St. Louis native Alicia Olatuja first burst on the horizon, captivating her fellow Americans and the world with her exquisite vocal artistry – unleashed after being cast as the featured soloist with the Brooklyn Tabernacle Choir in a powerful performance of a treasured American classic that has long inspired hope and patriotism during President Barack Obama’s second inauguration in 2013.
While it may have been a scene unlike anything she’d ever conceived of or hoped for during a childhood filled with pinafores, ponytails, pink satin slippers and Barbie dolls – she realized that this was her moment, the reason why she had even embarked upon the road less traveled to make music her sole focus.
“I wanted to be a vet because I loved animals,” she said. “It was a good, safe career. So, I majored in premed and minored in music at Mizzou [University of Missouri]. I didn’t have any role models who could help me. We didn’t know anyone making a living as a professional musician. I had no blueprint. But one day I heard this girl singing in one of the recital halls. She was really singing. I figured if she had courage like that, I did too. I wanted to try. I didn’t want to have any regrets so I gave myself two years to see if music was really for me.”
Since then, she’s been about the business of becoming a singer – one dedicated to learning her craft and willing to push boundaries and herself. In her rendering of “The Battle Hymn of the Republic” in the company of President Obama, she cast an aplomb possessed by only a very special, gifted few: Marion Anderson, Leontyne Price, Sarah Vaughn, Ella Fitzgerald and Nina Simone – the list goes on.
Now with the final touches already made on a tribute to female composers revealing her mastery of multiple musical styles, from soul and jazz to classical, Latin and gospel, Olatuja anxiously awaits the release on Feb. 22nd of her sophomore album, “Intuition: Songs From the Minds of Women” – a compilation that’s undeniably both appropriately titled and timed.
Produced by Kamau Kenyatta and Ulysses Owens, Jr., selections include masterpieces penned by Brenda Russell, Sade, Tracy Chapman, Angela Bofill, Kate Bush and Linda Creed.
Her motivation for the project: “Championing women.”
“We have to be each other’s cheerleaders if we want anyone else to cheer for us. That’s how all movements have grown – others get on the bandwagon as they see the new wave coming. Hearing what women have to say in a new way makes sense to me – it drives me. I want to bring the artistry of women and their works to the forefront,” said Olatuja who says she grew up in a home filled with women who emphasized education and encouraged a love for all kinds of music.
“My father lived in a different state, Washington; I lived in a home with a big sister, my mother who was a teacher and my grandmother – an incredible educator, nurse and counselor. We had a really special matriarchal energy all around us and it had a profound impact on my life, how I grew to understand relationships and to appreciate the importance of them,” she said.
When pushed to define her genre and clarify where she fits along the musical spectrum, Alicia, described by Downbeat as one who “possesses a special instrument” and by the New York Times as a “singer with a strong and luscious tone,” simply pushes back.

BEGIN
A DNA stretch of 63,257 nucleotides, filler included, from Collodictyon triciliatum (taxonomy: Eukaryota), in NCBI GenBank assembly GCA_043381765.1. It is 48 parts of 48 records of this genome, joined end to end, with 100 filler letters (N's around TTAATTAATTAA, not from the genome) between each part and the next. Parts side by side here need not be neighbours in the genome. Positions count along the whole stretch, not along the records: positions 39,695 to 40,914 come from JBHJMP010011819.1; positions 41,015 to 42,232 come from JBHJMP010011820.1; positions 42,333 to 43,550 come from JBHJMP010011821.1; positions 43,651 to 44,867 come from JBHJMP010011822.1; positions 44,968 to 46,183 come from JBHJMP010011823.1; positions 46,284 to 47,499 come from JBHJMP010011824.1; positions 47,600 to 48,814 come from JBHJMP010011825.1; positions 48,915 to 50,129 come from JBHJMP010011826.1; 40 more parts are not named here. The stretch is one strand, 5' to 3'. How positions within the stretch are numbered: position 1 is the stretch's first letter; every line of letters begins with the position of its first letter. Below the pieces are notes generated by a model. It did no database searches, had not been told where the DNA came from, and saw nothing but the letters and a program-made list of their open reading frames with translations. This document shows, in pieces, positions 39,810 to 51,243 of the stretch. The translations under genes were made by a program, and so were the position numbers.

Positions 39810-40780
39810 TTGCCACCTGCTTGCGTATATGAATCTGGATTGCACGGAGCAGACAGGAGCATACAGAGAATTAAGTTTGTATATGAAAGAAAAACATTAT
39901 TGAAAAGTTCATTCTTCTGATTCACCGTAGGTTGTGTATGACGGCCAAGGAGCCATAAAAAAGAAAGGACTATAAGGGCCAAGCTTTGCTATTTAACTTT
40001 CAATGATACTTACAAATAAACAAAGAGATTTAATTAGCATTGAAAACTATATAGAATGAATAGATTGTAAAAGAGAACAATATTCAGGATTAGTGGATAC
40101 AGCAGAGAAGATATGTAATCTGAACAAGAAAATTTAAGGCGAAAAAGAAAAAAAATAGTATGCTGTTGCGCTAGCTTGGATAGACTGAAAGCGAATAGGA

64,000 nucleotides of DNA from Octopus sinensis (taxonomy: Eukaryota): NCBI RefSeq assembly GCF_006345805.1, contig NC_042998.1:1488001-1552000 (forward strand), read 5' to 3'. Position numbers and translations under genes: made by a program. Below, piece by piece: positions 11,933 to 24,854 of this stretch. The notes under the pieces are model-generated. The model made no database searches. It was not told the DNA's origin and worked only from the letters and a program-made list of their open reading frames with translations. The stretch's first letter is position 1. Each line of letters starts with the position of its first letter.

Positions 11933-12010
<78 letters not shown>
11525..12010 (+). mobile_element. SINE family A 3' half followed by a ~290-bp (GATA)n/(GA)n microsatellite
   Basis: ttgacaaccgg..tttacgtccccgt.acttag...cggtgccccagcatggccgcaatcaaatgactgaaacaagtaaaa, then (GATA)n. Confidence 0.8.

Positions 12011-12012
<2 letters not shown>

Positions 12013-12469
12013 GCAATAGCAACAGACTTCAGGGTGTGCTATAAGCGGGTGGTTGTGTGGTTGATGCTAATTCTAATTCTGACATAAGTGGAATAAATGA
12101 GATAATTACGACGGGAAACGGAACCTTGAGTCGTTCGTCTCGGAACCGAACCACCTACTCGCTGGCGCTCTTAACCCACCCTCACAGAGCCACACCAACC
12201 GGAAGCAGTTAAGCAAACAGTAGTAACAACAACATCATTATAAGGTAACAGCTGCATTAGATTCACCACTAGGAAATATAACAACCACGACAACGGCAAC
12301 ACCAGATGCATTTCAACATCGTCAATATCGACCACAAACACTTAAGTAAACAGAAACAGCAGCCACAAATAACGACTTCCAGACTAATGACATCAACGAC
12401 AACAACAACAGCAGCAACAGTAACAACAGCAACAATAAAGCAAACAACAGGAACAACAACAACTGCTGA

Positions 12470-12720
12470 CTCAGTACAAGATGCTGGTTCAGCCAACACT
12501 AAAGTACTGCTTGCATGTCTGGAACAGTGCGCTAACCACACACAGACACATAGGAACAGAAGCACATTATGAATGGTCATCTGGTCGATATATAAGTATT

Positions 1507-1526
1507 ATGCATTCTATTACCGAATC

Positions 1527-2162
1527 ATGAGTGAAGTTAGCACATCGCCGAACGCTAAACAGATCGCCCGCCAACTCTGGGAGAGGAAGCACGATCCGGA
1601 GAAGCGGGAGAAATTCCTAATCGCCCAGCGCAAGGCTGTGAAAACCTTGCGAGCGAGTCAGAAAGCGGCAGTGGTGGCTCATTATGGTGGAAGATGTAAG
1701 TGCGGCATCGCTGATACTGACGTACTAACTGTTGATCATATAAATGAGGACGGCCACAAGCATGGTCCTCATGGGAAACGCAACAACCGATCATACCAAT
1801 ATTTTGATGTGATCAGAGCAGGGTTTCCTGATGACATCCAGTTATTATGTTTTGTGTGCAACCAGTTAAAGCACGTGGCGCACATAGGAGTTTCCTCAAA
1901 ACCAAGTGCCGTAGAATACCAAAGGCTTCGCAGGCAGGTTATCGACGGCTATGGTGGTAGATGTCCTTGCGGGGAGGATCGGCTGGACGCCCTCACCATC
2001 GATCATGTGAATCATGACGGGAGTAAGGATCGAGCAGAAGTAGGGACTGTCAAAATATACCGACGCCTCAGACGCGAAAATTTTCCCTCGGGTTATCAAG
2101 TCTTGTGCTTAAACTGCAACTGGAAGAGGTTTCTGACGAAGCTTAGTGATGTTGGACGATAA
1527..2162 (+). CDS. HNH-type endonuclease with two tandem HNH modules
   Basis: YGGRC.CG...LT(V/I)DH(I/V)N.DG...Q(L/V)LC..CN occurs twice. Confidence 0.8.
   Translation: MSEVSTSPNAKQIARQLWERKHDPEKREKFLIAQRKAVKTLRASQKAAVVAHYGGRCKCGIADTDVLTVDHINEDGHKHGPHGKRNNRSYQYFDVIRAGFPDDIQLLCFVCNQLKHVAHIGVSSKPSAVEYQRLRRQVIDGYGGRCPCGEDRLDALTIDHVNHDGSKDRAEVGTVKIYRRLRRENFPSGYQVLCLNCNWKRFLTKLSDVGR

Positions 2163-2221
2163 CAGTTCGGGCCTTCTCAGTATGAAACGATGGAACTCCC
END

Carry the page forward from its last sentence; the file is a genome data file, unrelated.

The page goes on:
“When I get behind the mic, I’m not thinking about whether I’m going to sing jazz or perform as a jazz musician. I love jazz and its many different worlds, forms and variations. And I’ve had great opportunities as a jazz singer that you’d expect a pop or R&B singer to have. But people like singers who can actually sing. You can’t hold the human experience locked into one genre.”
“I just sing what I feel and hear. I learned that when I first began to sing in church. Once I learned to give myself permission to try whatever I believed, whatever I could emotionally identify with and to give the fullest to what I’m feeling at any given moment, that’s when the music began to take over.”
“I’m a singer – not of any particular style or genre. I break the rules of classical chord structure. I try things, even on stage in front of an audience that don’t always work. And that’s okay as music, for me, exists in that one unique moment. It’s not like painting where you can come back and analyze your work. Music calls for spontaneity and a willingness to improvise any time it feels right.”
“But I don’t mind if people really want to call me a jazz singer since my musicians, my stylings and my repertoire all happen to be associated with jazz,” she said laughing.
She says she wants her new release to be the beginning of something special, even more something that’s long overdue.
“We’re hearing what women have to say in many new ways – that’s what I want to be a part of. But finding music written solely by a woman is still difficult. More often it’s done in a collaborative way. In the classical world where I studied in school, it’s almost impossible to find female composers. How many female producers or engineers can you name who are making it today? We have to start somewhere.”
“So, I celebrate both the older and the newer works. I encourage those from the next generation. I want people to hear what I’m doing and champion me as well. I want to sing in such a way that I can encourage people to step forward – to take their place in the world. I want to share songs that, even after I’m convinced that they’re finished works, that they can continue to even inspire me.”